Irvin Kershner, who directed Star Wars: The Empire Strikes Back in 1980, has died at age 87.
No details surrounding his passing have been released, only that it was the result of a long illness.
Kershner, who taught George Lucas as the University of Southern California, was asked to helm the Star Wars sequel by Lucas after the experience directing Star Wars: A New Hope proved to be too stressful an encounter for Lucas. By this time, Kershner already was a seasoned director who Lucas admired greatly.
"Of all the younger guys around, all the hot shots, why me?" he apparently asked Lucas. "I remember he said, 'Well, because you know everything a Hollywood director is supposed to know, but you're not Hollywood.' I liked that."
During production, Kershner focused on providing more depth to the characters that Lucas created, and even went on to have a sharp disagreement with him over dialogue of Han Solo (Harrison Ford) in the pivotal carbon-freezing scene.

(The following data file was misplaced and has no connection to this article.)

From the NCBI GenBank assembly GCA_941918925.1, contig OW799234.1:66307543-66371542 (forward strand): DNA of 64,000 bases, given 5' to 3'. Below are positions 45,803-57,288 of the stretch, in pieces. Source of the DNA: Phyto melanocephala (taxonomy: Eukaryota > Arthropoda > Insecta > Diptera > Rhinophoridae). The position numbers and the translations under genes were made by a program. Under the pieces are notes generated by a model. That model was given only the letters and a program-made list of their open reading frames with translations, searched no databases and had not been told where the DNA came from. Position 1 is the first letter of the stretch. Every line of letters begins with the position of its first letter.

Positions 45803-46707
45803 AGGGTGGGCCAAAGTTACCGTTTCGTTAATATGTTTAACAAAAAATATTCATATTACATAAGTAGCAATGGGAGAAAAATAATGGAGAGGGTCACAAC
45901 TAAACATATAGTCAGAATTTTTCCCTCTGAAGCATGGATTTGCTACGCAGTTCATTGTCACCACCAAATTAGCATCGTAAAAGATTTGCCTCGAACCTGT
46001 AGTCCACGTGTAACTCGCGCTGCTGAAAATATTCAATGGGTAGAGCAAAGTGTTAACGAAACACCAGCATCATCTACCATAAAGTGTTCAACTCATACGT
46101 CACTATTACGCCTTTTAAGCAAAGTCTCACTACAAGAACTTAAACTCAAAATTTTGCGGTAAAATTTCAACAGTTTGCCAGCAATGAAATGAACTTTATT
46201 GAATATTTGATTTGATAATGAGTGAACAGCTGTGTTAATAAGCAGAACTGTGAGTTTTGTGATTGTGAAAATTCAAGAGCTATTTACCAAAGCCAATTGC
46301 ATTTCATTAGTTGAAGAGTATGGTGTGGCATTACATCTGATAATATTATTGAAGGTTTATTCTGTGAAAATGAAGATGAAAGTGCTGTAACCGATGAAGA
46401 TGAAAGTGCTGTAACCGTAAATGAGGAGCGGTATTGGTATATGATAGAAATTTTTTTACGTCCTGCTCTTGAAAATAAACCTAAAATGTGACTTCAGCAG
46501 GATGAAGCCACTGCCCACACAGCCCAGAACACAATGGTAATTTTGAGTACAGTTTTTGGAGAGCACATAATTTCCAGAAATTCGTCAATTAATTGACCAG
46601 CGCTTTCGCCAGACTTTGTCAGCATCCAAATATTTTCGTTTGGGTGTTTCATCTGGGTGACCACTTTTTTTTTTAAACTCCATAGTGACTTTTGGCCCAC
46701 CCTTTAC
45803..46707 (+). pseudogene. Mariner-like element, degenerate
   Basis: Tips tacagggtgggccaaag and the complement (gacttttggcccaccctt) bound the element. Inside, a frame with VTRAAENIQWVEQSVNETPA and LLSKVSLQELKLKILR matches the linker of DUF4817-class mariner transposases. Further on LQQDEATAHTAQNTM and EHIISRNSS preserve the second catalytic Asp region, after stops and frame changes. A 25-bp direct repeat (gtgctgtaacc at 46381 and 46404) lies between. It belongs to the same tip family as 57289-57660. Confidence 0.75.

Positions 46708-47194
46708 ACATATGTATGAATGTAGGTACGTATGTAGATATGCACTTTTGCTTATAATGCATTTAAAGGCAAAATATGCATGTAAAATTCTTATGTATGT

In the original script, Solo was to reply to Princess Leias (Carrie Fisher) I love you, with I love you, too. However, not seeing this as something that a smuggler like Solo would say, Kershner insisted that it be changed to I know.
According to his son, David, Kershner -- lovingly known as "Kersh" to his friends -- never retired from the business and was unable to quell the desire to create.
"He had a powerful drive to create, whether it be through film, photography, or writing," David Kershner said. "At the time of his death, he was co-writing a Broadway musical entitled 'Djinn' and working on a documentary about his friend Ray Bradbury."
Speaking off his death, Bradbury said Kershner "was an amazing man, a good friend, and I loved him with all my heart."
Following "Empire Strikes Back," Kershner would direct episodes of "Amazing Stories" and "SeaQuest 2032" among other projects. His last director job was the "SeaQuest" episode "To Be or Not to Be" in 1993.
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